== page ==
Back to the original question: I buy things like ground beef in bulk, then cook a bunch at once. I make meatballs sometimes, or just brown it with onion and garlic, then freeze it in dinner-size portions for 2 (step kids are only here sometimes, so I just grab two bags for dinner then). This gives me a quick way to make up things like tacos, hamburger gravy, and chili. All I need then is lettuce or salad fixings and rice, and everybody is fed relatively cheaply and quickly.

          I also make up a lot of chicken breasts at once: some wrapped in bacon, some plain and seasoned, etc., and bake and freeze them in lunch-size portions for hubby's and my lunches. A big bag of salad is cheap at Sam's, so I divvy that up into containers and we just grab a salad and a protein.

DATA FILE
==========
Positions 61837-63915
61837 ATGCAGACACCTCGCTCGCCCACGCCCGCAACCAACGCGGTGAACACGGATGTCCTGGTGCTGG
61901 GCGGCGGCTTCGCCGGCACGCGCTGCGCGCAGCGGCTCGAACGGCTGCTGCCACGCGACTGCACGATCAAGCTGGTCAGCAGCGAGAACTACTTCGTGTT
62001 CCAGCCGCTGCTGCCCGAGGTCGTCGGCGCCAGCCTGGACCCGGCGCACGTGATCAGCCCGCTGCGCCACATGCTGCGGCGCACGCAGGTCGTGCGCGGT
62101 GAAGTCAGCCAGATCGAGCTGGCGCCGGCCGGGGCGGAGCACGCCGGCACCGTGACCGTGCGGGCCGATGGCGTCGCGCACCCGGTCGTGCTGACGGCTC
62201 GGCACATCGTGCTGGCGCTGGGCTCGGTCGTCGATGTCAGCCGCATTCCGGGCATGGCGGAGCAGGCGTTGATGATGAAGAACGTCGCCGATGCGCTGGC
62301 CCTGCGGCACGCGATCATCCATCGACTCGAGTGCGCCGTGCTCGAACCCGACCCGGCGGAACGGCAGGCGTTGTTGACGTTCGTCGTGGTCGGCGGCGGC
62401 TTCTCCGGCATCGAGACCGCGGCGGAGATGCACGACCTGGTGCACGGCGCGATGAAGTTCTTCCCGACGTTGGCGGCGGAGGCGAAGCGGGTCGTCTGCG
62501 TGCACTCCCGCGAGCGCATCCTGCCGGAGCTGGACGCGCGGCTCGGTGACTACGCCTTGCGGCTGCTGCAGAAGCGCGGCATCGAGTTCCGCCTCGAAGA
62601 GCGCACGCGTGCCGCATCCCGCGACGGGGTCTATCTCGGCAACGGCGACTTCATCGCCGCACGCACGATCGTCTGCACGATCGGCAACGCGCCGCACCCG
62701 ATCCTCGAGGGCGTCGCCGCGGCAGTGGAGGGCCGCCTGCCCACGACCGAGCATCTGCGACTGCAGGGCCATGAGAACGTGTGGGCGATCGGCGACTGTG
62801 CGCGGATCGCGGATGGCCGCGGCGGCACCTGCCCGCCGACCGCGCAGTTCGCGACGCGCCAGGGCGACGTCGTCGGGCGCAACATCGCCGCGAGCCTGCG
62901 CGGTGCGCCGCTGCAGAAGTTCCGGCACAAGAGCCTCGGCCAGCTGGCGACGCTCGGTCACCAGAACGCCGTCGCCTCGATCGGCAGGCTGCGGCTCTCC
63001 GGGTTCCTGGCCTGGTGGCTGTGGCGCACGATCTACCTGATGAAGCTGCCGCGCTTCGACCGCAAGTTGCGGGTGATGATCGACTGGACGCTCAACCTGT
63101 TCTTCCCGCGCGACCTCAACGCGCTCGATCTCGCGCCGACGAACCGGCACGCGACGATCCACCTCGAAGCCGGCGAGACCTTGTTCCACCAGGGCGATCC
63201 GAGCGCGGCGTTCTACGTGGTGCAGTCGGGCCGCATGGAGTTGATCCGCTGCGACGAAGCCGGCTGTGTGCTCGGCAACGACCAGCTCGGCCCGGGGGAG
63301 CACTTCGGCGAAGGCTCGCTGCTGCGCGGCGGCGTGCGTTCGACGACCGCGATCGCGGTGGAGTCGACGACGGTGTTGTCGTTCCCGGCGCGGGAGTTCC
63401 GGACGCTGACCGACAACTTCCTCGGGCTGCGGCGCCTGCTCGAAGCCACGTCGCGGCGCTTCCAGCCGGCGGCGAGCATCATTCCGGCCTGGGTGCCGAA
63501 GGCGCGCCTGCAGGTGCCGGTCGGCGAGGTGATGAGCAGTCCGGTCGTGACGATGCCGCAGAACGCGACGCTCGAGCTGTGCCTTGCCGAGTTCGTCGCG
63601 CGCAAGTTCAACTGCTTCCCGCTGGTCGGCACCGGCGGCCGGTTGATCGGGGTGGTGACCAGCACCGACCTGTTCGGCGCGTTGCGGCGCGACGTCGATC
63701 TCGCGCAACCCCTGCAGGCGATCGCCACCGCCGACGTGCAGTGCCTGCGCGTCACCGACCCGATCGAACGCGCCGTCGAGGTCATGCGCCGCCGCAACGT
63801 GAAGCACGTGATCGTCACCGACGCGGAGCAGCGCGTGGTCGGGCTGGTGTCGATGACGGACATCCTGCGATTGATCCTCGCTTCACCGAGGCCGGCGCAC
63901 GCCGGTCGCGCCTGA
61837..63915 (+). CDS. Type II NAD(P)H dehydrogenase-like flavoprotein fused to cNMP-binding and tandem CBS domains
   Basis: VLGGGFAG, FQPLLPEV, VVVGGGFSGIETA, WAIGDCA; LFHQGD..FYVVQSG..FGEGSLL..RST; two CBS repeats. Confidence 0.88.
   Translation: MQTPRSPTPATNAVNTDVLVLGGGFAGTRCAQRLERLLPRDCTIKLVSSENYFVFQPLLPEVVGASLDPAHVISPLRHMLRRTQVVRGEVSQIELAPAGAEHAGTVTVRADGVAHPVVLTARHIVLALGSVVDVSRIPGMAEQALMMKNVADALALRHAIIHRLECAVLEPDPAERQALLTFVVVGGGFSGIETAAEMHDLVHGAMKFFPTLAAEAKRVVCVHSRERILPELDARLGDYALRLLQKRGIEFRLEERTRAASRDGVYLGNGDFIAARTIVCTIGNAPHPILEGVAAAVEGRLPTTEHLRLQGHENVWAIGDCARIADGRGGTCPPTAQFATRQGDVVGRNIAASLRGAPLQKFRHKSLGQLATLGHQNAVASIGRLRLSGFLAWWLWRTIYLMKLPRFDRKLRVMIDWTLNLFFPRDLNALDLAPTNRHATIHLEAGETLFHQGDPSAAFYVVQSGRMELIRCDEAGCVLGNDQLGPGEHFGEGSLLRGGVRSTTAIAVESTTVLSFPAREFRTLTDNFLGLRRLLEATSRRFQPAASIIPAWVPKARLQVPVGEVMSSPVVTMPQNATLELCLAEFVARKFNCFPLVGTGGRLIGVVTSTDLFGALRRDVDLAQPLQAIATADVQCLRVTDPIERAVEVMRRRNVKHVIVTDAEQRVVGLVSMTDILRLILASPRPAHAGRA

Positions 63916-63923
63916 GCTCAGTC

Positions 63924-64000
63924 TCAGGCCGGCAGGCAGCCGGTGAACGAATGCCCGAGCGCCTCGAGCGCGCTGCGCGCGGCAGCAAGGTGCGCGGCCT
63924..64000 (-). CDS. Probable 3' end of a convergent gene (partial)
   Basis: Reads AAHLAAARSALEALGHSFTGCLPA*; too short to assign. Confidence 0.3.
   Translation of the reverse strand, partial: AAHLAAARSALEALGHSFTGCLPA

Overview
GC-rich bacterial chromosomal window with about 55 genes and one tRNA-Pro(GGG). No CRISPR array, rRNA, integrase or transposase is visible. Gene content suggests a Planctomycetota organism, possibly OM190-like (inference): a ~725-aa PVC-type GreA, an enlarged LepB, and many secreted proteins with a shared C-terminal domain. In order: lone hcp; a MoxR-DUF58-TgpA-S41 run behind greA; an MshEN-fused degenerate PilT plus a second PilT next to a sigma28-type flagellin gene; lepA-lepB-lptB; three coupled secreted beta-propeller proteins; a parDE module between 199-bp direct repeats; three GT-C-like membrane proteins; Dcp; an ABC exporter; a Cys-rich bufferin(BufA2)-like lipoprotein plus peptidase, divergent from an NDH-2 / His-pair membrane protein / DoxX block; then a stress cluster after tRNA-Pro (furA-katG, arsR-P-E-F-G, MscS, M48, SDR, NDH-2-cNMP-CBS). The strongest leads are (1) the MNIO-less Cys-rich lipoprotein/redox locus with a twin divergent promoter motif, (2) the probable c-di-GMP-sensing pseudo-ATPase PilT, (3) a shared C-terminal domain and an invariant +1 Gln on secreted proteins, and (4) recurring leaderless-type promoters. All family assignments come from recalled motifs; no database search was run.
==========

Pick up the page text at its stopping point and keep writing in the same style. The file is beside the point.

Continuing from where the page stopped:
Most people don't realize how much energy it takes for me to pretend to be normal.

          If I wanted to listen to an asshole, I'd fart.

          Twibble's Twibbly Wibbly

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          • #20
            Caged really doesn't mean anything....that is, cage-free doesn't mean anything.....it just means that the chickens had access to the outside via a door, whether they used it or not is another thing.....
            The life I have today is far better than I deserve.......

            M, 58, 6'0
            SW - 192
            CW - 180
            GW - 165-170

            Current addiction: ice cream (and sugar in general).....doing battle with it!